The use of carbohydrases in animal feed has a clear financial benefit, especially when cereal prices are high.
Energy is the most expensive “nutrient” in every animal diet. In fact, the major source of energy, starch, makes up about 50 percent of most diets for monogastrics (pigs and poultry). But, energy is also derived from lipids and non-starch carbohydrates, such as non-starch polysaccharides (after suitable enzyme supplementation).
Increasing the utilization of energy from cereals and protein sources, such as soybean meal, sunflower meal and peas, which also contain substantial amounts of energy-yielding carbohydrates, can only result in improved feed efficiency, reduced feed cost, less environmental impact and of course, higher profitability.
Carbohydrates is the collective name for starch, sugars and “fiber” polysaccharides. Carbohydrates can be classified into two categories: storage carbohydrates and structural carbohydrates. Storage carbohydrates include starch and simple sugars, such as fructose and saccharose. These carbohydrates, along with lipids in the embryonic part of seeds, are the main energy sources for the new plants that will be emerging from cereal seeds (if they were to be planted).
Structural carbohydrates, on the other hand, including the well-known non-starch polysaccharides, are responsible for cellular form and structure, and are located mostly in the outer cellular membrane. Structural carbohydrates, commonly referred to as “fiber,” are hardly digested by monogastric animals due to lack of suitable endogenous enzymes. Thus, the majority of structural carbohydrates are fermented in the hind gut, where they may release limited useful energy levels (covering less than 5 percent of daily needs for the animal), in the form of volatile fatty acids.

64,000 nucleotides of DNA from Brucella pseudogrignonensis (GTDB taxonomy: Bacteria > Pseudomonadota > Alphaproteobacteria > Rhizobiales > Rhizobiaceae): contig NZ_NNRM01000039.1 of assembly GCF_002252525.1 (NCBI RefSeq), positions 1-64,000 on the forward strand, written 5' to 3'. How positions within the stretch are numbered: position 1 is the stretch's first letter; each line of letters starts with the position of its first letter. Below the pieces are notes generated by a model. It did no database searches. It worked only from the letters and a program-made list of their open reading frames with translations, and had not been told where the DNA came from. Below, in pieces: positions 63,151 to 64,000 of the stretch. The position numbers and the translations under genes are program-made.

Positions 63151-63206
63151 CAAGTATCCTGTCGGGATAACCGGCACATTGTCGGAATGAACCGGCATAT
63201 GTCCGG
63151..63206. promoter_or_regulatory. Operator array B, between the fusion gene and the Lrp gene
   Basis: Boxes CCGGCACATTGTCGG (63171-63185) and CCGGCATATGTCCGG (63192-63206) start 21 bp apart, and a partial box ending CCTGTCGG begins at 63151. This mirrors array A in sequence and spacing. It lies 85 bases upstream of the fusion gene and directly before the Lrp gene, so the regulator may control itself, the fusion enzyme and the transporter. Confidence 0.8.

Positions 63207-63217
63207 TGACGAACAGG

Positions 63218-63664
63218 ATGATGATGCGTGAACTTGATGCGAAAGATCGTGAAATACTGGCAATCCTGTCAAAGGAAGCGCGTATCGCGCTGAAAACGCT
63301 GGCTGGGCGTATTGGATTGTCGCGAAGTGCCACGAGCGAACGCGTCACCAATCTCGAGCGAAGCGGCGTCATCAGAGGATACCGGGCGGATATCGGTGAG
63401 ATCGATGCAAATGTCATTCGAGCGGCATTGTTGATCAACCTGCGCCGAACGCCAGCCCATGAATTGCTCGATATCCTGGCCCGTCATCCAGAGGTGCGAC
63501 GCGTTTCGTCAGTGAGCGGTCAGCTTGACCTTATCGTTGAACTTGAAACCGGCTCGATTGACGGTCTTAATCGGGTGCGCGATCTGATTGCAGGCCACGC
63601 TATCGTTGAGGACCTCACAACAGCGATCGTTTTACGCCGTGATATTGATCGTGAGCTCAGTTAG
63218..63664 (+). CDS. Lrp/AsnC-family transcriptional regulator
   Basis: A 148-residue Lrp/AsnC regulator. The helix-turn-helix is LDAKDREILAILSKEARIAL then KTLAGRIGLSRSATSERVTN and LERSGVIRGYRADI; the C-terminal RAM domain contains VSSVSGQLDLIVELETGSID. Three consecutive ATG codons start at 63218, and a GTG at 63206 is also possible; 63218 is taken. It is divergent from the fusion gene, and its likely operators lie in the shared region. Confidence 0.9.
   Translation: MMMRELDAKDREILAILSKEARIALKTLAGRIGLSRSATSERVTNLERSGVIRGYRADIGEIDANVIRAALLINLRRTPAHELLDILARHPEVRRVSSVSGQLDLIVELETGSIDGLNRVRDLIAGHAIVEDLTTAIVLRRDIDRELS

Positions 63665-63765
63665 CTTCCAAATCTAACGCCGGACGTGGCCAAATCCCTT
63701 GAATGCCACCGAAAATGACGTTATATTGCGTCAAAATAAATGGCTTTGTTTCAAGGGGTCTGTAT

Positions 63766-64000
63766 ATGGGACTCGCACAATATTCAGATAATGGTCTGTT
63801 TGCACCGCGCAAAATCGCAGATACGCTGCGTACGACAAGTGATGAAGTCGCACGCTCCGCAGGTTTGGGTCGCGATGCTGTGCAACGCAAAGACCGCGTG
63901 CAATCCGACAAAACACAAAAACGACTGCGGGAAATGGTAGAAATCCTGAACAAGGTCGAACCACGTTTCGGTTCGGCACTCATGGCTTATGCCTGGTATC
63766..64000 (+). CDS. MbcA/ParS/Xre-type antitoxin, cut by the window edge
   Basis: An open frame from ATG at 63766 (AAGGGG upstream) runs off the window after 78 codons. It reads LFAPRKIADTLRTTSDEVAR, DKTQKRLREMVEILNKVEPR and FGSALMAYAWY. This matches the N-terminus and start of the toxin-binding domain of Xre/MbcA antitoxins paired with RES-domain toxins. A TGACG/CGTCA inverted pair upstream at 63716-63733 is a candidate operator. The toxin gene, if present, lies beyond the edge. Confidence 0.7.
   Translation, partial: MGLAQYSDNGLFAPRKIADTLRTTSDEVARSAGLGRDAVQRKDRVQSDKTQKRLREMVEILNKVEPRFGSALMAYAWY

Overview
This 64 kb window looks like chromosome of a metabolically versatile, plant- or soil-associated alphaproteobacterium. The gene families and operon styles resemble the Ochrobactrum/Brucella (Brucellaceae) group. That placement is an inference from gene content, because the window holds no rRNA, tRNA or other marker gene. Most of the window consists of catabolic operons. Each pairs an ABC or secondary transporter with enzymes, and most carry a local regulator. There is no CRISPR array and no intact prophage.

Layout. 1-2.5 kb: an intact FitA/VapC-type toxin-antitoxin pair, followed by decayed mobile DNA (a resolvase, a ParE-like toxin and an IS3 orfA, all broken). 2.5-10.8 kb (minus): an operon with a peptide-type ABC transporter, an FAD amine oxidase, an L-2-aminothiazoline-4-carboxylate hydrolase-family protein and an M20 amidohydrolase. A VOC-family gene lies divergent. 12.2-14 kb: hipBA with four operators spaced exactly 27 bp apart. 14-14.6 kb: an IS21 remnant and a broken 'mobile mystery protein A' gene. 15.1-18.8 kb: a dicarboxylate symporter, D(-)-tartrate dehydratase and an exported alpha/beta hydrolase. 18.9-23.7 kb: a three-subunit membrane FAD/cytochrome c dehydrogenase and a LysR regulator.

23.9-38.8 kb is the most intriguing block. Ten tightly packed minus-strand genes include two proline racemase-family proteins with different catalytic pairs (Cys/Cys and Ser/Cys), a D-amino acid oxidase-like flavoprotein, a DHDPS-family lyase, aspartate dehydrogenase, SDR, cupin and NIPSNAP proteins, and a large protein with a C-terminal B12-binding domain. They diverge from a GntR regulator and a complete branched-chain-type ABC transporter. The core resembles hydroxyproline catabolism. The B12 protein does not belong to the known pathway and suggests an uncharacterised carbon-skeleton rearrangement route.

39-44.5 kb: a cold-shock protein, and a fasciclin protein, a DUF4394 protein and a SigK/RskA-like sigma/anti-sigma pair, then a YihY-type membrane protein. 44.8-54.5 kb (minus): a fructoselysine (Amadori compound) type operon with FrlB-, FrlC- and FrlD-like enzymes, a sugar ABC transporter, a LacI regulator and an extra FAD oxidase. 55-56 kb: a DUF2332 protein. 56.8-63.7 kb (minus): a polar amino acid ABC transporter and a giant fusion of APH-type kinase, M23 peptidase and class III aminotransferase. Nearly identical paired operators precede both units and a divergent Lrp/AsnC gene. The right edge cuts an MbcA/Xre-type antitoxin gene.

Carbohydrases are specific commercial enzyme preparations that attack carbohydrates releasing energy that would be otherwise lost for the animal. They work mainly by opening the cell wall structure of intact plant cells, release thus not only energy (starch), but also other nutrients, such as protein, minerals and lipids. In addition, plant cell wall fractions increase intestinal viscosity that leads to reduced nutrient absorption, accelerated proliferation of pathogens, such as Escherichia coli, and other problems, such as sticky droppings and dirty eggs. Today, the majority of commercial carbohydrases are for use against structural carbohydrates, although carbohydrases for starch (amylases) are becoming increasingly popular.
In cereals, up to 80 percent of the dry matter is starch. For pigs and poultry, starch digestibility is rather high, ranging from 92 percent to 95 percent, and a fraction lower for very young animals. Nevertheless, given the extremely high concentration of starch in cereals, even the slightest improvement in digestibility will have a significant impact on energy utilization. Thus, the use of carbohydrases in animal feed has a clear financial interest, especially when cereal prices are high.
Starch is made up of glucose molecules linked together to form either a linear (amylose) or branched (amylopectin) polymer. Although monogastric animals produce enough endogenous amylase, supplementation with an exogenous amylase – that degrades amylase and amylopectin – has been shown to marginally improve starch digestibility, especially in young animals. However, results remain ambiguous because the use of amylase is affected not only by animal age and cereal type, but also by the degree of cereal grinding and other feed processing treatments.